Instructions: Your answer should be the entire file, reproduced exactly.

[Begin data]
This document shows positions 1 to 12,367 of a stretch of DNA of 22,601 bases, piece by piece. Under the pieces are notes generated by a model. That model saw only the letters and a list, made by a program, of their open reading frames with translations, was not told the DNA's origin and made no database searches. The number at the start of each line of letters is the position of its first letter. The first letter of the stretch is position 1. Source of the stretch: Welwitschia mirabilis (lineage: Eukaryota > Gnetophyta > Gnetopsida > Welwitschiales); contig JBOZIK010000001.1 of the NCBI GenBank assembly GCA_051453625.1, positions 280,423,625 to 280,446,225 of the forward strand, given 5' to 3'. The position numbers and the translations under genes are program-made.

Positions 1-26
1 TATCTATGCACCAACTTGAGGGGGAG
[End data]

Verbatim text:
This document shows positions 1 to 12,367 of a stretch of DNA of 22,601 bases, piece by piece. Under the pieces are notes generated by a model. That model saw only the letters and a list, made by a program, of their open reading frames with translations, was not told the DNA's origin and made no database searches. The number at the start of each line of letters is the position of its first letter. The first letter of the stretch is position 1. Source of the stretch: Welwitschia mirabilis (lineage: Eukaryota > Gnetophyta > Gnetopsida > Welwitschiales); contig JBOZIK010000001.1 of the NCBI GenBank assembly GCA_051453625.1, positions 280,423,625 to 280,446,225 of the forward strand, given 5' to 3'. The position numbers and the translations under genes are program-made.

Positions 1-26
1 TATCTATGCACCAACTTGAGGGGGAG